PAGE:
Fun with Face ID and TrueDepth
Face recognition is standard on all the latest iPhones — and getting smarter
When Apple designed the iPhone X to be ‘all screen’, it created a couple of conundrums. There had to be somewhere to put the front–facing camera, so the notch was born. (Apple is one of several companies that have applied for patents on ways for cameras to shoot through or between pixels, so a truly all–screen phone should be possible one day.)
Meanwhile, the Home button had to be sacrificed, and with it Touch ID. Apple could simply have put the fingerprint sensor somewhere else, but instead it switched to a new method of biometric authentication using a sensor system, built into the notch, that it calls TrueDepth. It’s this hardware innovation that enables the iPhone X, XS, XS Max, and XR to support Face ID.
Facial recognition is a staple of science fiction and heist movies, but making it work in real life is hard. Simply picking out a face in the image captured by an ordinary camera would mean anyone who waved a photo of you at your iPhone would be as likely to get into it as you are. Earlier phones, including Samsung’s Galaxy Note 8, could be fooled in this way.
Instead of taking a picture, TrueDepth detects the three–dimensional shape of your face. The hardware, incorporated into the notch, is made for Apple by STMicroelectronics. On the right–hand side is a vertical–cavity surface–emitting laser (VCSEL). Just as an LED is a diode that emits light, a VCSEL is a diode that emits a laser beam.
The technology has been around for decades, but it’s new to the mass market, and the iPhone’s demand has vastly exceeded previous manufacturing capacity. In December 2017, Apple awarded $390m from its Advanced Manufacturing Fund to help optical component maker Finisar build a VCSEL factory in Texas, creating 500 jobs.
In front of the VCSEL is an optical filter that rapidly redirects its laser beam using tiny glass mirrors to project a grid of over 30,000 dots in a fraction of a second. The dots are invisible to the human eye, but a night–vision camera would see them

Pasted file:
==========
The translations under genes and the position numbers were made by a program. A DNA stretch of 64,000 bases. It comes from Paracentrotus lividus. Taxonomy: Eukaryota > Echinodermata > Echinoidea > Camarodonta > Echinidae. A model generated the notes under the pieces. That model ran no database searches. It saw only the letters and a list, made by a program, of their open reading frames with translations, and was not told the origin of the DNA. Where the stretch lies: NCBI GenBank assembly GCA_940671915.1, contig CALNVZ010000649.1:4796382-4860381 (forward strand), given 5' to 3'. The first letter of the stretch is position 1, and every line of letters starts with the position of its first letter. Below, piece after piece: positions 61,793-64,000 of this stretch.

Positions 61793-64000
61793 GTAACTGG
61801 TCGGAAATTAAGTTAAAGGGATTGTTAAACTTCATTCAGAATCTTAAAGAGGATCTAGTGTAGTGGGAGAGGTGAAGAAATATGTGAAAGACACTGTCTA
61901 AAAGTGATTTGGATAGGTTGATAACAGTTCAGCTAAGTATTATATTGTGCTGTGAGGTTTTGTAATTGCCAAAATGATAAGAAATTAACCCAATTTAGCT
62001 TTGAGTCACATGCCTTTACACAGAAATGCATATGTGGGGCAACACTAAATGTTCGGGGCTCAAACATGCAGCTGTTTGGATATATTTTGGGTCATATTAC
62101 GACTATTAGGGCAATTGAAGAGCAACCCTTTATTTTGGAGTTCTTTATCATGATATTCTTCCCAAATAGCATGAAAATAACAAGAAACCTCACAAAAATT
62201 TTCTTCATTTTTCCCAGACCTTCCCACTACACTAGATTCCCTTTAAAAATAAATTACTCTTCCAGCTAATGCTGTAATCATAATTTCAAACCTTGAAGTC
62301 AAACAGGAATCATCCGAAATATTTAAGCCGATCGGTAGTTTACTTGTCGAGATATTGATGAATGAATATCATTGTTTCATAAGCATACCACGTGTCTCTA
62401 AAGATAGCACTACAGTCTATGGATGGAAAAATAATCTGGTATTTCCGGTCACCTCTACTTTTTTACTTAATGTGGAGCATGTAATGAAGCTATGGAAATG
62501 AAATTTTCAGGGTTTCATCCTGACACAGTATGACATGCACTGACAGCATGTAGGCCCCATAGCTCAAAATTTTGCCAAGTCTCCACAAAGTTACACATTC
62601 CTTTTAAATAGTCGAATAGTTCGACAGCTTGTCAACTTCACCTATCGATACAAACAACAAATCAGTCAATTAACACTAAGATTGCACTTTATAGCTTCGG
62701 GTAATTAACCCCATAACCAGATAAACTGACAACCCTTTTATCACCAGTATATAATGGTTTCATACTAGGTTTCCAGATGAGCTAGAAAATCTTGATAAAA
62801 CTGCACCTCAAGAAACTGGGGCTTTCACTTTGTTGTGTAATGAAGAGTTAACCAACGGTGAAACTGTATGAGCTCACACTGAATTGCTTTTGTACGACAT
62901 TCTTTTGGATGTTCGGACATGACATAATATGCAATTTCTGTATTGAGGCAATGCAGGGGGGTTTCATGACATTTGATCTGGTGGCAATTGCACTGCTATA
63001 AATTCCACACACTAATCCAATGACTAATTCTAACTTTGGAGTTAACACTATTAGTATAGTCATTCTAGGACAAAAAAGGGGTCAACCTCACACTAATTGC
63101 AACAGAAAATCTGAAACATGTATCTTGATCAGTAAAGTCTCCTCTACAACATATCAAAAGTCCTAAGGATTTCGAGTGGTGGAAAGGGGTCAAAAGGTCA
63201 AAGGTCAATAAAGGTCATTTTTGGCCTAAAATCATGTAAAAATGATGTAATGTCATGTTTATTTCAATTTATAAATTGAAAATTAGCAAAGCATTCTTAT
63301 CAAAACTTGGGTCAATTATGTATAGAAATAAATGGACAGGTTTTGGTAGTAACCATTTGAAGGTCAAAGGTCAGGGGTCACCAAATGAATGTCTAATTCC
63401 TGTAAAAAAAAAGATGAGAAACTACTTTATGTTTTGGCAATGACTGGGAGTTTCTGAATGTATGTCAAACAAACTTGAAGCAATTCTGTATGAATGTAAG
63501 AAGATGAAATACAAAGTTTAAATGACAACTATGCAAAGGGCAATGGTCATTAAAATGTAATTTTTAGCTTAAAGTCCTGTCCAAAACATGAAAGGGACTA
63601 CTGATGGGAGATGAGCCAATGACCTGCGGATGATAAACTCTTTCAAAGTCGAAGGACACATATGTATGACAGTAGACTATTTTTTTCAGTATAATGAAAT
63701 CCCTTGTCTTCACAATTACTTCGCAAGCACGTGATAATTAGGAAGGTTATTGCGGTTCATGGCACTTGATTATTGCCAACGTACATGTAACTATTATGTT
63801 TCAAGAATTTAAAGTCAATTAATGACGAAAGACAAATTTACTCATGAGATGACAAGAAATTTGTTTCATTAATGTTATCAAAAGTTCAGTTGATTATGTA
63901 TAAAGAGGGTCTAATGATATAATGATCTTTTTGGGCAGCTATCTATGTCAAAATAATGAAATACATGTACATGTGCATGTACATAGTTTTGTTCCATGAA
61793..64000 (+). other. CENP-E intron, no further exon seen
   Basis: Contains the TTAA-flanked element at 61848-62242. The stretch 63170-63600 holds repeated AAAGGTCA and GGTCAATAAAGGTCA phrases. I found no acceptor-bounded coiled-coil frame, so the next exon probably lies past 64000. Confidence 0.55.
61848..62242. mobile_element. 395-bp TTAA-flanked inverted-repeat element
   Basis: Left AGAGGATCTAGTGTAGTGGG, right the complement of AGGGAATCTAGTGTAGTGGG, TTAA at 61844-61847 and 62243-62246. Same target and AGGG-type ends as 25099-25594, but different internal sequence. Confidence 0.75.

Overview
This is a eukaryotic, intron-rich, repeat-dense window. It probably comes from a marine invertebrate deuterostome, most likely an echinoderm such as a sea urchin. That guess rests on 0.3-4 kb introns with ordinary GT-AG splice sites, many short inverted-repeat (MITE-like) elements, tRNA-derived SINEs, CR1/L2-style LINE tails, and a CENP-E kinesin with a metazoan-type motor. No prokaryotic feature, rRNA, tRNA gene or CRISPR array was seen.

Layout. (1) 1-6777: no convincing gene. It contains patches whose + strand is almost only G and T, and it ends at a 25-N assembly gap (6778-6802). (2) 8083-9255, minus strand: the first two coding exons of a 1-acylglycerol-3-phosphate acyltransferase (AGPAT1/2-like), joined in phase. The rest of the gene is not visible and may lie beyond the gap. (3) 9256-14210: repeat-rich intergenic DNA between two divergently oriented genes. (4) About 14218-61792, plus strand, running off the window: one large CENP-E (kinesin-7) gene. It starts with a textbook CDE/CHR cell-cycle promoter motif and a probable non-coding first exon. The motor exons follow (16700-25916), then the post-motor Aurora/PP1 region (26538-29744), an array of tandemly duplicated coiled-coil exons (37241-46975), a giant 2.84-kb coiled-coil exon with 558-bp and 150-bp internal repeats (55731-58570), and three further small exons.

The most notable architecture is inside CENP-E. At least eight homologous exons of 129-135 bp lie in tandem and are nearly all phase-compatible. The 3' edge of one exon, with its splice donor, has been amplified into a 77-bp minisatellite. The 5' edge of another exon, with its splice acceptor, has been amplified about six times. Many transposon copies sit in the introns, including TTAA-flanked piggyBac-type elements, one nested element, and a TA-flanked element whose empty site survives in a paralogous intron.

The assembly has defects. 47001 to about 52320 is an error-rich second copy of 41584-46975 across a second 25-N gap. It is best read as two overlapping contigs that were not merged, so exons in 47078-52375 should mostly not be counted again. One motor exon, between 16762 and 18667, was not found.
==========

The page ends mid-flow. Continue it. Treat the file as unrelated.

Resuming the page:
spring into action when the iPhone’s proximity sensor — third from the left in the notch — tells it a face is looming.
To the left again is another infrared source, a flood illuminator: basically infrared flash. With both this and the laser shining on your face, the TrueDepth infrared (IR) camera, the notch’s leftmost component, can capture both the dot pattern and a detailed image. As it’s IR, it works as well in daylight or darkness.
If the dots landed on a flat surface, they’d form a regular grid. On your face, the divergence of their positions can be used to calculate a 3D model.
It’s this 3D model that enables Face ID to recognize you. The optical image that’s captured simultaneously adds detail that’s used by iOS’s Attention Aware features, which recognize that your eyes are pointing at the device and avoid auto– dimming the screen while you’re looking at it, for example. By default, Face ID requires attention, so you have to make eye contact when presenting your face. This is to help avoid accidental unlocks and prevent someone grabbing your phone and unlocking it with your face. (The FBI, however, has already used a search warrant to demand that a suspect look at his iPhone X to unlock it.)
TrueDepth has much wider applications than Face ID. It’s also the basis of Animoji and Memoji. One day, incorporating a system similar to TrueDepth into a device’s rear camera array could enhance iOS’s augmented reality capabilities, which currently rely on the regular camera image and orientation sensing.
Apple has already added TrueDepth capabilities to the new iPad Pro. As for Macs, recent Apple patents describe both facial recognition (with automatic login) and using a depth sensor to allow macOS to be controlled by gestures in the air.
Five years ago, Apple acquired PrimeSense, which was behind the tech in Microsoft Kinect, but we have yet to see Apple pursue this kind of interaction on the desktop.
Visualizations of Face ID’s infrared flood image and dot mesh pattern.